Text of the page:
Champions for the voiceless

When legal academics speak up for asylum seekers and refugees, their public advocacy is underpinned by powerful personal experience.
By Sally Sitou
Child looking through wire fence

They are either former or current academics from the Sydney Law School and they all have a strong interest in human rights. However, the strongest connection Professors Mary Crock, Gillian Triggs and Ben Saul have are their personal experiences meeting refugees and asylum seekers.

It’s a common bond that enthuses and drives their work, as lawyers, public advocates and researchers. They have spoken out publicly on Australia’s asylum seeker policies. As lawyers, they all have sound arguments for why the current and former government policies on asylum seekers fails to meet basic human rights. But perhaps their more persuasive arguments lie in the personal stories, photos and conversation snippets that they share.

The story that moved Triggs, former Dean of the Sydney Law School (2007-12) and current President of the Australian Human Rights Commission, was that of an 11-year-old Afghani girl who was detained on Christmas Island.

“She came up to me as happy and bright as my own daughter,” says Triggs. “In her short life time she had witnessed incredible tragedy. She’d seen members of her family killed, experienced incredible deprivation and stress. She also had these big infected sores on her arms that weren’t healing because of the tropical conditions on Christmas Island.”

“Despite all she had been through, she was very calm. The only time she became upset was when she was telling me that she had not been to school in eight months. This really affected her because she knew that education was going to give her an opportunity for a better life.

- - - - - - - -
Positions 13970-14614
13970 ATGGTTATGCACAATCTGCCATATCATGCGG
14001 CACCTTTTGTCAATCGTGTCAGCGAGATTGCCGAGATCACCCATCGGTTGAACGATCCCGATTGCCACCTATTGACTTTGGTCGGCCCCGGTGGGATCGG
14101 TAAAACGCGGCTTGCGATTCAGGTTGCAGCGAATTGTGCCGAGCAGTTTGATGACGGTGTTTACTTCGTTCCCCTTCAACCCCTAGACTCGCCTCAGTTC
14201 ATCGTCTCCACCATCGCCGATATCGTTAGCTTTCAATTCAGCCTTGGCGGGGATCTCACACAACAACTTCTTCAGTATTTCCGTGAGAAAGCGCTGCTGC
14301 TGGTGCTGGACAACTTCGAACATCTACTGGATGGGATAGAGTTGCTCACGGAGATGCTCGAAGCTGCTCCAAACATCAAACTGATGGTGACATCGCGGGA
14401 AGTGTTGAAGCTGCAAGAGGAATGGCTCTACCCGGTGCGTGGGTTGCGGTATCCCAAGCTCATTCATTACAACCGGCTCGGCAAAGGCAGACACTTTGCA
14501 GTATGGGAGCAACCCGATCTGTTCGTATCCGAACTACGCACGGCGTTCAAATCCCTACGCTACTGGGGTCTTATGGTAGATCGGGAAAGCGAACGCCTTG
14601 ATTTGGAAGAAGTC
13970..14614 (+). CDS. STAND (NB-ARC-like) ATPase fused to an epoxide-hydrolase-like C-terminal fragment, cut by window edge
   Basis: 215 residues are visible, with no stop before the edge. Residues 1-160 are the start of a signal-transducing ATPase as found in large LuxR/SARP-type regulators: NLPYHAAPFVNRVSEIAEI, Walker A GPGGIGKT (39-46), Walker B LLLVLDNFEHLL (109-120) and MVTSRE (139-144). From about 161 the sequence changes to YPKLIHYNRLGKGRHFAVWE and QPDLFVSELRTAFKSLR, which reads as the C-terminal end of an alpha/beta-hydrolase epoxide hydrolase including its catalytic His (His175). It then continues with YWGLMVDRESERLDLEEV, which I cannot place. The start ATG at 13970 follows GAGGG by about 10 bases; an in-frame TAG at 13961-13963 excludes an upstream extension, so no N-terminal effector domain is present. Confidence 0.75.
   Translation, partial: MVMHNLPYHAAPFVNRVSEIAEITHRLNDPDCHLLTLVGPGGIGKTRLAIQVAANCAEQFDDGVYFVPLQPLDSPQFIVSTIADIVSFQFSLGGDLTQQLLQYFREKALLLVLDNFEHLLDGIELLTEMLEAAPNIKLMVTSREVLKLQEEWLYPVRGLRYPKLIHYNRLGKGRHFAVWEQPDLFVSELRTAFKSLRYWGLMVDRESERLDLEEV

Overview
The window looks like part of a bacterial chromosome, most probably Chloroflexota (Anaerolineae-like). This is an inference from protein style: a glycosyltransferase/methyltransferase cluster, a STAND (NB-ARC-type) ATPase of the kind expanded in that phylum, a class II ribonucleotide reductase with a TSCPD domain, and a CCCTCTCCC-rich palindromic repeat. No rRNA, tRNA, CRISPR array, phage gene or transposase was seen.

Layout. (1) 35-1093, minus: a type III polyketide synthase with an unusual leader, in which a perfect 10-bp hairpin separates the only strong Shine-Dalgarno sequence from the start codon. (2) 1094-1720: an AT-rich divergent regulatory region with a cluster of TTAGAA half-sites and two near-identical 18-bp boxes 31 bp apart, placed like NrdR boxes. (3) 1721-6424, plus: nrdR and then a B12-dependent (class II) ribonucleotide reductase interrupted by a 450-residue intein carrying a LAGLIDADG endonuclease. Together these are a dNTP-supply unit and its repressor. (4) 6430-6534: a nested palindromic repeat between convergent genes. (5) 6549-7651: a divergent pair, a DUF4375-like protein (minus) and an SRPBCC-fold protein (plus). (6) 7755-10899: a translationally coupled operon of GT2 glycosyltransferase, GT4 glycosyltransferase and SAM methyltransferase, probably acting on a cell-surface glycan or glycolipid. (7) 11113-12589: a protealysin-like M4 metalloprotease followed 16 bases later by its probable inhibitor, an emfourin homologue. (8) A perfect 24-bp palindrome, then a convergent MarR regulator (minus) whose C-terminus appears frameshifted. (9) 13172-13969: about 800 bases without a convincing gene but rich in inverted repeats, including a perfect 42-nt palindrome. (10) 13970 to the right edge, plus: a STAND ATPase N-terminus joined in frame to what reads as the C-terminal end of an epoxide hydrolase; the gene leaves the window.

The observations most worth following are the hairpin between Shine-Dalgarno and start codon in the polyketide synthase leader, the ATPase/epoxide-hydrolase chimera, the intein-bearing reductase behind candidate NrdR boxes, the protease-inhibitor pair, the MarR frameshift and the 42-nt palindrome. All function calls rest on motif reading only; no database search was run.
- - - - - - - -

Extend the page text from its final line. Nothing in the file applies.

“It was at this point that I nearly lost my professional cool. She had put up with so much without complaining. What she wanted most was an education and she just wasn’t getting that on Christmas Island.”

Ben Saul

Ben Saul

For Saul, Professor of International Law, it was a three-month stint working as a student for the UN High Commissioner for Refugees in Nepal that opened his eyes. “I was able to see the importance of international law in action, after a people’s own government has persecuted them,” Saul says.

“Without it, around 100,000 people would have been stranded in a foreign country without basic survival rights (such as food, water, shelter and health care), education for thousands of children, or the legal protections we take for granted as citizens of a stable country.”

Saul is now working in the Sydney Law School alongside Professor of Public Law, Mary Crock, his lecturer in refugee law when he was a university student himself. They are collaborating on an AusAID-funded research project into refugees with disability that has seen them visit refugees in Malaysia, Indonesia, Pakistan and Uganda.